This is addressed to the California Coastal Commission contact emails given to me. I was asked to provide some reference information regarding the question of premature birth rates for Pacific harbor seals at the Children’s Pool in La Jolla and the reasons for this.

First of all, 39 percent of all Pacific harbor seal births in a pupping season may be premature (Steiger et al. 1989, Journal of Wildlife Diseases). The rate of Pacific harbor seal premature births at the Children’s Pool has never approached this percentage, which is considered normal for Pacific harbor seal rookeries.

Secondly, premature Pacific harbor seal births happen commonly in maternal females that are young, less than 5 years of age (Bowen et al. 1994, Canadian Journal of Zoology). Maternal female Pacific harbor seals, 4 to 6 years of age with low body mass, most commonly have premature births (Ellis et al. 2000, Journal of Mammalogy).

There have been claims that people are causing Pacific harbor seal premature births at the Children’s Pool in La Jolla. There is no evidence for this as the percentage of premature births in the Pacific harbor seal colony at the Children’s Pool is much lower than the expected normal percentage of almost 40 percent and determining causes for premature birth in Pacific harbor seal rookeries is extremely difficult as there are many, many reasons to consider.

Kent D. Trego, La Jolla

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  3. Opinion: ‘Christmas’ in parade title is just plain wrong
  4. OPINION: La Jolla a community of contrasts
  5. Hearing set for Wednesday on La Jolla seals rope barriers

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Posted by Staff on Dec 28, 2011. Filed under News, Opinion. You can follow any responses to this entry through the RSS 2.0. You can leave a response or trackback to this entry

4 Comments for “Letters to the editor, Dec. 22 issue”

  1. BigDipper

    Cooley wants to give the colony all the protection we can give it. Not what it needs and already has, but all we can imagine. Why not close the sea wall and erect walls so the seals cannot see people and suffer the resultant stress?. Close the stairs forever and ban low flying aircraft in La Jolla as is done in some marine sanctuaries. All on the assumption seals need protection from humans, yet they choose to come here to share this beach.
    The reason not, is we really want to protect our free show and tourist attraction and our convenience. The best unselfish protection for seals would be to disperse the animals to the wild so they can live free of human contact again. Eh?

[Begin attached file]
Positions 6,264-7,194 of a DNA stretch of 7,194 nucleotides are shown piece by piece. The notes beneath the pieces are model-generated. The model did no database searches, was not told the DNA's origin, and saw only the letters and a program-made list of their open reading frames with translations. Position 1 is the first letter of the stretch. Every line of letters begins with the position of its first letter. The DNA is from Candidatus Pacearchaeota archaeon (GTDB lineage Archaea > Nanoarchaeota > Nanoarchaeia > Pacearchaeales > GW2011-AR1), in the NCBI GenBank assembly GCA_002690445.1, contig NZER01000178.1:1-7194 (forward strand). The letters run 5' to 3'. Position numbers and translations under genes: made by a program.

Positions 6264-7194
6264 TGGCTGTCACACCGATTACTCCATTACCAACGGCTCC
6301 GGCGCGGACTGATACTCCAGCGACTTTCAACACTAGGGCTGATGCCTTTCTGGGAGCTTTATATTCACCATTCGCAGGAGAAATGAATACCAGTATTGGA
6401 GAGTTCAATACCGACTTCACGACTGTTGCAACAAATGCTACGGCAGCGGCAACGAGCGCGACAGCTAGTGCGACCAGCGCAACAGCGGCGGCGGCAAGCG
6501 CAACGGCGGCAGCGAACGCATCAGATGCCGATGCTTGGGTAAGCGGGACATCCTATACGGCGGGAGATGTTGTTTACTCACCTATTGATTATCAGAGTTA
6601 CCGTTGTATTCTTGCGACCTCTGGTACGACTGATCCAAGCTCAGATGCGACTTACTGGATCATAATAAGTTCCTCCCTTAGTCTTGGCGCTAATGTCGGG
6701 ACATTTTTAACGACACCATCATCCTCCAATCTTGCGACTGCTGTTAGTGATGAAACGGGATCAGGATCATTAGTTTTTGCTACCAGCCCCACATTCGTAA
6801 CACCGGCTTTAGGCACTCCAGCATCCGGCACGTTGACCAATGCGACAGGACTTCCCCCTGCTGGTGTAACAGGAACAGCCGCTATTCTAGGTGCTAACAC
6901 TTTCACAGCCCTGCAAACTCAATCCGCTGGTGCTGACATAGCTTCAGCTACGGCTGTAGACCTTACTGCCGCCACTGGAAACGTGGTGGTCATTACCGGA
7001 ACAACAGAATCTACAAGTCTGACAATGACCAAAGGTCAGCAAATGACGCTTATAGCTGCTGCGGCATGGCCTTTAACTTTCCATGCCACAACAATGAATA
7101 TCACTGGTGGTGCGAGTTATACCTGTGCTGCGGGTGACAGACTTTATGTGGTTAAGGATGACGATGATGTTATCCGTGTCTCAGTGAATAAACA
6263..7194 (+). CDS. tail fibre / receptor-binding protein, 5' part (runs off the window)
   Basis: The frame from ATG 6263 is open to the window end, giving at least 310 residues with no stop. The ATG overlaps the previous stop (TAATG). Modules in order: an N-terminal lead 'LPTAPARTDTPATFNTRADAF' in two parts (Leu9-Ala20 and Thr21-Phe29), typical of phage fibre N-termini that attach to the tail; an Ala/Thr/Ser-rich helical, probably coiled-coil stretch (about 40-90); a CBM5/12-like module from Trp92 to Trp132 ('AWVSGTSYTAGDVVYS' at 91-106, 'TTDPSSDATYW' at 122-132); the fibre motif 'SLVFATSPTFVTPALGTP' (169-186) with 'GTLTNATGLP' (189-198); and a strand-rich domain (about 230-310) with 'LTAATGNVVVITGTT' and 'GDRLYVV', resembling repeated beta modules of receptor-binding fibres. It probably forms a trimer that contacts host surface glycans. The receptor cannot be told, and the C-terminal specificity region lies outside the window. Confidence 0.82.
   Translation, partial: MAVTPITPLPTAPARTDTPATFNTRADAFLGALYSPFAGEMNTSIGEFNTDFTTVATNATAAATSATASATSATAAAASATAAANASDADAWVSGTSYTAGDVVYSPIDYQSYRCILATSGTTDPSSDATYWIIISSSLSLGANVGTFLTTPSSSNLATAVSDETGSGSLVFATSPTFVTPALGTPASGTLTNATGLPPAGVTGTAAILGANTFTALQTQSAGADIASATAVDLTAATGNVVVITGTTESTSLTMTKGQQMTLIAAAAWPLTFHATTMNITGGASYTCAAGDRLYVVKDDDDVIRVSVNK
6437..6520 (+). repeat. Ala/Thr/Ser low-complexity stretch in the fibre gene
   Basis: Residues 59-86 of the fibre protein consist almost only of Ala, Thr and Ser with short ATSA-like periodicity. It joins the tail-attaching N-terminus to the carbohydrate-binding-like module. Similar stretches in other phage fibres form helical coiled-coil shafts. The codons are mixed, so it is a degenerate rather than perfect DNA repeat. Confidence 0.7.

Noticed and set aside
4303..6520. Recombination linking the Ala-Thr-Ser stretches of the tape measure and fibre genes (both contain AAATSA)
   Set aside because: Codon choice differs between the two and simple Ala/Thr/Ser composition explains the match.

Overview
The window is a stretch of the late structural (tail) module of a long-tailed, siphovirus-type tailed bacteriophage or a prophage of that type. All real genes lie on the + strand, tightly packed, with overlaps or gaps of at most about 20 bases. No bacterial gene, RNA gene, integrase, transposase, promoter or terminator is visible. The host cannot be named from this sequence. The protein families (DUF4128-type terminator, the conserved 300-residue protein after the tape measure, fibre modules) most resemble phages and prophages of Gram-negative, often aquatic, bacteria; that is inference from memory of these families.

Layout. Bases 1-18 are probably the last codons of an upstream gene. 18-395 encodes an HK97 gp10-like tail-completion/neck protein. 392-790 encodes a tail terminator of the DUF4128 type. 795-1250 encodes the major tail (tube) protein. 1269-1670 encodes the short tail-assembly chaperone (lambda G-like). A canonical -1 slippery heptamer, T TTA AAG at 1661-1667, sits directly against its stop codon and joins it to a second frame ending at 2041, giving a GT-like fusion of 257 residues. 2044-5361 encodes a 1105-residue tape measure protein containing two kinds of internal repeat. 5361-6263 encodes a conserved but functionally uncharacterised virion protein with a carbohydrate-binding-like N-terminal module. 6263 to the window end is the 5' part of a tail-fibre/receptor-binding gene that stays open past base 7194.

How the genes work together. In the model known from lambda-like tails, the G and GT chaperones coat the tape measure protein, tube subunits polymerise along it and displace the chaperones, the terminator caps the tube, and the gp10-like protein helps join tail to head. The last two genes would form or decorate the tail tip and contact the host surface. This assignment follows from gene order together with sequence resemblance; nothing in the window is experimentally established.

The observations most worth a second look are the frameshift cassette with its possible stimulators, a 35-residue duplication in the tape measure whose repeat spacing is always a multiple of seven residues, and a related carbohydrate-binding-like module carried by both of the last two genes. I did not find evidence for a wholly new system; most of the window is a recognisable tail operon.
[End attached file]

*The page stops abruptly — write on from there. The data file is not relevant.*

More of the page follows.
Last night I was standing 5' away from an unconcerned seal. In the water they swim to me to play with me like another seal. Some clutch at my arm and keep coming back for tummy rubs. Should we force our pregnant mates to stay indoors during the last couple months of pregnancy lest they be startled and spontaneously abort like a lizard dropping its tail? Are our pregnant mates taken to hysteria and running into walls and need sequestering?

    • James

      You had me except going to the trouble of dispersing the seals. Seems like a lot of effort when they'll probably just come back (since they always do). But I'm pretty sure the Bird Rock and Camino de la Costa folks are trying to ban low flying helicopters but I'm certain it has nothing to do with the seals.

  2. cyberKICK

    Val Sanfilippo, how do you know the seals are sensitive of people "whether they outwardly show it or not"? If the seals are so sensitive of people why do they follow the swimmers around in the water and use a beach shared with people? They have so many miles of coastline they can use with no people (and many seals do), In fact, I've been there when I was the only person on the beach with no seals on the beach, and they came out of the water and sat down less than 3' from me. Why would they do that on an entirely empty beach? Maybe they aren't sensitive of the people on the beach, but rather the people screaming from the wall and bluff. Maybe they are sensitive to all the hostilitiy of the seal activiits.

    • James

      That might be the most honest comment on the Children's Pool I've ever read! Thank you for not trying to use shark hysteria or making up statistics! I don't see anything in there I can argue with. I wish all comments would be so sensible.